Official figures for the level of benefits received by households have been revealed as a result of a freedom of information request.

Social protection spending in the European Union fell between 2009 and 2011 – from 29.7 per cent of GDP overall to 29.1 per cent, according to data from Eurostat, the EU statistical office.

Scotland’s top one per cent of income earners – about 25,000 people – have increased their wages and total income at a greater rate than the rest of the nation’s workers in the past decade, according to a new report by a team at Stirling University.

Campaign groups in Scotland have launched a manifesto outlining the need for genuine reform of the social security system. The key demands in the four-page manifesto, endorsed by more than 40 organisations from across Scotland, are set out below. 

Families with a traditional ‘breadwinner’ model – where one parent (usually the father) goes out to work while the other stays at home to care for children – are now the largest group of households with children living in poverty, according to research from the Joseph Rowntree Foundation.

Utility bills for consumers are set to rise over the next ten years as a result of large-scale infrastructure spending, according to a new report from the National Audit Office.

Pauline Heslop
This working paper explores the existing UK literature about disabled people’s relationship with poverty. It begins with an overview of methodological complexities in relation to measuring ‘disability’ and measuring poverty in relation to disabled people.

Inherited wealth has started to increase as a percentage of national income since the 1970s, reversing the long-term decline going back at least as far as the nineteenth century, according to a new paper from the LSE's Centre for Analysis of Social Exclusion.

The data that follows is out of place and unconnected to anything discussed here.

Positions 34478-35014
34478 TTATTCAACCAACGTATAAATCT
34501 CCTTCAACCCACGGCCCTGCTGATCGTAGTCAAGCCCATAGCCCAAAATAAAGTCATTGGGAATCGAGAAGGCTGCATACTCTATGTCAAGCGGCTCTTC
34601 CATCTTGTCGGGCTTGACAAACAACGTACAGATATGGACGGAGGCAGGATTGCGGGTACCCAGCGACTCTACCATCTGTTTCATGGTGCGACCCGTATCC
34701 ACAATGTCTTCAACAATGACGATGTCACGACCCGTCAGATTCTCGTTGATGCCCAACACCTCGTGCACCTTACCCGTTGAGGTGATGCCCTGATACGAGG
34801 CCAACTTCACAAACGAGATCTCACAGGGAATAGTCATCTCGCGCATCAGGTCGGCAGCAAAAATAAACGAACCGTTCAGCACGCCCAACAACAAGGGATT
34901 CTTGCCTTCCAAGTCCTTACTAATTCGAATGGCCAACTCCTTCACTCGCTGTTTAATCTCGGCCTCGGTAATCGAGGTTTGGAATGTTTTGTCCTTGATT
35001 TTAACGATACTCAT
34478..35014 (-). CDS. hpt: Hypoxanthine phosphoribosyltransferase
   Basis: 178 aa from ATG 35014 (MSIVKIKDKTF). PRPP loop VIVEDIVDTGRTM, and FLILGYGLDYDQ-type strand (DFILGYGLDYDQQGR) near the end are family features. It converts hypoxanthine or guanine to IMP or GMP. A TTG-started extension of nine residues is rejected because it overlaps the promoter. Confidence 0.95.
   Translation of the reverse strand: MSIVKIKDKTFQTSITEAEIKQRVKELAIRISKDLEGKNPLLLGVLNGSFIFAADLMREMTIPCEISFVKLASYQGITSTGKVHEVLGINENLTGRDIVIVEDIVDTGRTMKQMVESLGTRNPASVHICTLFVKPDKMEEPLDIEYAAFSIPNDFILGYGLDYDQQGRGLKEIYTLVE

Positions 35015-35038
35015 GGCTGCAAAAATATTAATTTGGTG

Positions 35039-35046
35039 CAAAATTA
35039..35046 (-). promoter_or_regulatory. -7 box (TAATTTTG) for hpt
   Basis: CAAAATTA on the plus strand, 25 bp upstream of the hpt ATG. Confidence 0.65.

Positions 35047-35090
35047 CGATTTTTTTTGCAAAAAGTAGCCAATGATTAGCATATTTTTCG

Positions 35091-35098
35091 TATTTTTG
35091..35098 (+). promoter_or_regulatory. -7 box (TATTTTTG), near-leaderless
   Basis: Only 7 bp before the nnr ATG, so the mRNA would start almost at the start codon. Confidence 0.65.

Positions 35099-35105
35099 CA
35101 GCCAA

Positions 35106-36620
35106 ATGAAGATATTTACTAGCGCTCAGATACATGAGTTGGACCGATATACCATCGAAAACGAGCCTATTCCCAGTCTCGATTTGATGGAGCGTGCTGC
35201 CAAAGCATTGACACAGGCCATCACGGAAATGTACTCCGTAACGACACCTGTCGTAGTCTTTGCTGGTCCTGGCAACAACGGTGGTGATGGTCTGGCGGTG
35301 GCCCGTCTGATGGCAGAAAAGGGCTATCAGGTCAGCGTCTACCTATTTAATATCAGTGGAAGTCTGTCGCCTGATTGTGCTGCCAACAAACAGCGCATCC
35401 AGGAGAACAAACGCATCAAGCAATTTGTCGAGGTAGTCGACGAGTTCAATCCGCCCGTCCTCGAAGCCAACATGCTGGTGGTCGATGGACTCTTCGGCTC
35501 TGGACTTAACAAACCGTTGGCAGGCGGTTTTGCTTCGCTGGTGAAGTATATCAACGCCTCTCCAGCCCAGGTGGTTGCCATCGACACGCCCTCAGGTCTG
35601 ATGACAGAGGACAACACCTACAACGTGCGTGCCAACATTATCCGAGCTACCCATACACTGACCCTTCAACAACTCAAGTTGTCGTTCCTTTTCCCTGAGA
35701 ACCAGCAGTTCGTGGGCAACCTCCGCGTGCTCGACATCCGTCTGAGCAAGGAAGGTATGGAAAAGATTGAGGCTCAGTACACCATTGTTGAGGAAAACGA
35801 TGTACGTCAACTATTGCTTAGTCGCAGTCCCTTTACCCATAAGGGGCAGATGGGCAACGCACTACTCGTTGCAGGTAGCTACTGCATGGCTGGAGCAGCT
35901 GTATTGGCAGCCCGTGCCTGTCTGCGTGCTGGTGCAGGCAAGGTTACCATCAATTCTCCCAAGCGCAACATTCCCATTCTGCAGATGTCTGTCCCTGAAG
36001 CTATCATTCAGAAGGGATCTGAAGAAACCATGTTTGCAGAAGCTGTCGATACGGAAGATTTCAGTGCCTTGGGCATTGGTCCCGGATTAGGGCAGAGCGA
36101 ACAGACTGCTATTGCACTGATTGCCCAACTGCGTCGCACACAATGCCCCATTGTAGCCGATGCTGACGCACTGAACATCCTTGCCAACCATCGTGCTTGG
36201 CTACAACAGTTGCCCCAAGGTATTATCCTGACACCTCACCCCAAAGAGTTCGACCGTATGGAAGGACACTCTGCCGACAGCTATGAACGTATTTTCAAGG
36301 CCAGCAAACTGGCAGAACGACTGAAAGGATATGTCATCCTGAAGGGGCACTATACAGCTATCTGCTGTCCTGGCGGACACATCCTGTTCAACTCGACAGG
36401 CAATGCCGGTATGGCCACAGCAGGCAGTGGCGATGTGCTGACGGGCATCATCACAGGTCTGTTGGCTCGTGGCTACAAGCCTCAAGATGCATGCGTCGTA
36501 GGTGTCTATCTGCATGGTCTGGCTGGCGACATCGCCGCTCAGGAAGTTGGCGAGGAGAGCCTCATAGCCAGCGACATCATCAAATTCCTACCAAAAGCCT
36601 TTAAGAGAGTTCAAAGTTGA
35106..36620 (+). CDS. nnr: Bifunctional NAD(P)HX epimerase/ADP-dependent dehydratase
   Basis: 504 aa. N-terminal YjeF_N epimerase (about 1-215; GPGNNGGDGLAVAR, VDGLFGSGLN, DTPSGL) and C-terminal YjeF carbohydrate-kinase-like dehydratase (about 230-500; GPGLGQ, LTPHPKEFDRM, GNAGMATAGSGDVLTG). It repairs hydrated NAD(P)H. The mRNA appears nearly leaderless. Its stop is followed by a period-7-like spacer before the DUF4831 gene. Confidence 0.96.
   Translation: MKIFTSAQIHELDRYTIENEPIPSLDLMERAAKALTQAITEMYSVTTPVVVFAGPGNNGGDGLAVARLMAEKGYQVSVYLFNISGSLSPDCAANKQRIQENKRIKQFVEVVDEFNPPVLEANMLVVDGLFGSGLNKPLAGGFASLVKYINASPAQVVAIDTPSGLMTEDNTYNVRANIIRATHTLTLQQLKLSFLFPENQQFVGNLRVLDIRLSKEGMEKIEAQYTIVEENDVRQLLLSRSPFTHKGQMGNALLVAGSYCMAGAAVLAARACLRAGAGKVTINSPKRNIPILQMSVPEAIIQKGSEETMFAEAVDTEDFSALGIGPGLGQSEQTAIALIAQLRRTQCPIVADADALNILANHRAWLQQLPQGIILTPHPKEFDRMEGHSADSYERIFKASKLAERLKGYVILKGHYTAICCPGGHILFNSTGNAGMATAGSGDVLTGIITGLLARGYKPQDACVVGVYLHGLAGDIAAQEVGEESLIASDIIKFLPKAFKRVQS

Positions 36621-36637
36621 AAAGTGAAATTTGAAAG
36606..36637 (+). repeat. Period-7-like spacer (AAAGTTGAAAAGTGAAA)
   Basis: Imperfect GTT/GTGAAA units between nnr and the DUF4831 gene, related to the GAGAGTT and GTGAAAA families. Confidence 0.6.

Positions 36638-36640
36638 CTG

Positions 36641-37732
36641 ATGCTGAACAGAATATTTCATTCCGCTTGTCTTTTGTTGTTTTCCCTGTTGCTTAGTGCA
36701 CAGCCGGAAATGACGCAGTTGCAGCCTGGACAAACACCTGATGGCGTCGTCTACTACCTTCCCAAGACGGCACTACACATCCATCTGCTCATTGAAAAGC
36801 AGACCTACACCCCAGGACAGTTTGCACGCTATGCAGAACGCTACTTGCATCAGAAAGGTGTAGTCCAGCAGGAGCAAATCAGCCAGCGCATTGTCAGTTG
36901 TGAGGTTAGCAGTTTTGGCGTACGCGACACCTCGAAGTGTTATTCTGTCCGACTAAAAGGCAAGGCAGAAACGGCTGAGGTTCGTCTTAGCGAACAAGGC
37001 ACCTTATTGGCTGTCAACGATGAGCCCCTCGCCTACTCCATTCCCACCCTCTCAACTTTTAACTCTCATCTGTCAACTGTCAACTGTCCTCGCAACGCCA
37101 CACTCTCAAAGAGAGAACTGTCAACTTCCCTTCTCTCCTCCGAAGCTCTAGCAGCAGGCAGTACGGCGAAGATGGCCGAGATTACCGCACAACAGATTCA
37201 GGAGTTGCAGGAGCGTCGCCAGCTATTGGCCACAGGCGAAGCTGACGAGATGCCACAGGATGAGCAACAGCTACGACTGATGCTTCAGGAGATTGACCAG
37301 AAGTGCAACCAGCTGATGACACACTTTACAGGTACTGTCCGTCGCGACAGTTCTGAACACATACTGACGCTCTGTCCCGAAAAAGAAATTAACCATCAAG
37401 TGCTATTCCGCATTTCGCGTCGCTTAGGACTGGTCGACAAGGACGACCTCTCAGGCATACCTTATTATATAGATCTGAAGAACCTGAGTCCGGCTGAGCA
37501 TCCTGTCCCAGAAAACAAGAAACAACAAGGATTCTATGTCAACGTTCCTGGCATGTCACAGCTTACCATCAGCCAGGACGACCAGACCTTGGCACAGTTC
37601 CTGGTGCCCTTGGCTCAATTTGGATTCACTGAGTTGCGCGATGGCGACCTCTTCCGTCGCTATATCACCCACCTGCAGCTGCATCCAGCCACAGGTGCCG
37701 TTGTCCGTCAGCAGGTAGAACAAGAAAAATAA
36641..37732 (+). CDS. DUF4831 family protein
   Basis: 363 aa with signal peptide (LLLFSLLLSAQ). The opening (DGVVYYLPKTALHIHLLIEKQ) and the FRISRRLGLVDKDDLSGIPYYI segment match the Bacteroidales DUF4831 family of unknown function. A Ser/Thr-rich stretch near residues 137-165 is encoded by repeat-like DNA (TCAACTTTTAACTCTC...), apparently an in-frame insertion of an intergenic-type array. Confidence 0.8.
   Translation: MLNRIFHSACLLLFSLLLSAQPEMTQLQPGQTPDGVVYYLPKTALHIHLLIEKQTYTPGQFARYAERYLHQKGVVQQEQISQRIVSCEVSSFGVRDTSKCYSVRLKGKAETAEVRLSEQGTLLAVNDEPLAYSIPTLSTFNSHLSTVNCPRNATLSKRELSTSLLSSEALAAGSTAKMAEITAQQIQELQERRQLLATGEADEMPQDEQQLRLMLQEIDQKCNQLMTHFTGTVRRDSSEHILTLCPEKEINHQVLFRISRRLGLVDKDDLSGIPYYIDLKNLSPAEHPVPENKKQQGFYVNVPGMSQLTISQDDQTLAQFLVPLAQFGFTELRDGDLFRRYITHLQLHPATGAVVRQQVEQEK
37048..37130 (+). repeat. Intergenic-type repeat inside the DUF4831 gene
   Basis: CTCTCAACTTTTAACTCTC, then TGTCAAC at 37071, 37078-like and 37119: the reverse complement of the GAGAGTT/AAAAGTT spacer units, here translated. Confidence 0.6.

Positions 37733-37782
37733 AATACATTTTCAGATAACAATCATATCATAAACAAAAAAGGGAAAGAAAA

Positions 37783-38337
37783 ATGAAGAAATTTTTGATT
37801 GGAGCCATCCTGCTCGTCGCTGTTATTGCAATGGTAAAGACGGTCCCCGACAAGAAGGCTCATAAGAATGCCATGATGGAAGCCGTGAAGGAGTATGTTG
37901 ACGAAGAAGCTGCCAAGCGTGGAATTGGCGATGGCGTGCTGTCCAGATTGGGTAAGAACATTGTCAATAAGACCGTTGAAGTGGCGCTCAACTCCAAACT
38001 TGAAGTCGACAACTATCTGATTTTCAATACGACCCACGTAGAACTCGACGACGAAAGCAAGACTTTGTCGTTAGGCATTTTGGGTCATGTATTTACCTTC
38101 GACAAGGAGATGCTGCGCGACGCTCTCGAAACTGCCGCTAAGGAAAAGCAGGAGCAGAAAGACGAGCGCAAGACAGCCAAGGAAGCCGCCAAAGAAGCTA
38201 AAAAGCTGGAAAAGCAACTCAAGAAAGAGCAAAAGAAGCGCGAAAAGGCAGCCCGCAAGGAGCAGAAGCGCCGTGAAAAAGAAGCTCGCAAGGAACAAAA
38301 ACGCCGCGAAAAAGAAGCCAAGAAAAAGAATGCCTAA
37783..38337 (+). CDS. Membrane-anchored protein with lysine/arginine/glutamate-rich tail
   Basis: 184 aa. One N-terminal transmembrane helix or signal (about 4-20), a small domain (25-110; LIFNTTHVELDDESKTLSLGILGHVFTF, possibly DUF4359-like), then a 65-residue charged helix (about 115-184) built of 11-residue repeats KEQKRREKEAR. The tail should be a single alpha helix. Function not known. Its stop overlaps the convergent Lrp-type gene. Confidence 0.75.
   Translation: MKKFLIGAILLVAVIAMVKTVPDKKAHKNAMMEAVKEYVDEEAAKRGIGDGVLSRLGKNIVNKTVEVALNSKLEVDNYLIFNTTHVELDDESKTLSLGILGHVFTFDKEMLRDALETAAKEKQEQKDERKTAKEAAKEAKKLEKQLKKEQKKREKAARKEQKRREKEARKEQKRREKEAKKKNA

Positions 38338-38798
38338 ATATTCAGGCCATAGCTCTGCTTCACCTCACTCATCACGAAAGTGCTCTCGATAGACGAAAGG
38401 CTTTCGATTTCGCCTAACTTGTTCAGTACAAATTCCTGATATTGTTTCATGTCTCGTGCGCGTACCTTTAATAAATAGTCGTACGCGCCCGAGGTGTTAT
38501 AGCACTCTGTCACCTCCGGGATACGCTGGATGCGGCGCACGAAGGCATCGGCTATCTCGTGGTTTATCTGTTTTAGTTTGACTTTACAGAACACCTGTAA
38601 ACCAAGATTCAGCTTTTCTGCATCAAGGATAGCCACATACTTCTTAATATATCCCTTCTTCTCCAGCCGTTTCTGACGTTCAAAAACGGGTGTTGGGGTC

Public attitudes towards the 'bedroom tax' are highly mixed, according to a government-commissioned survey. The survey finds support for the measure in principle, but also reveals varied responses depending on the framing of the questions.

Children as young as six feel that money is among the most important things needed to fulfil their aspirations in life, according to a survey carried out for the children's rights watchdog for England.

Many people will struggle to deal with the changes required of them under the new universal credit system without extra support, according to the findings of a survey carried out by the Citizens Advice charity.

There has been a sharp rise in the number of people suffering benefit sanctions under new, harsher rules introduced by the coalition government, according to the latest statistics.

Some of the lowest-paid workers could get pay rises under plans drawn up by Labour leader Ed Miliband. If the party wins the next election, Miliband says Labour will offer firms a 12-month tax break in 2016 if they agree to pay the 'living wage'.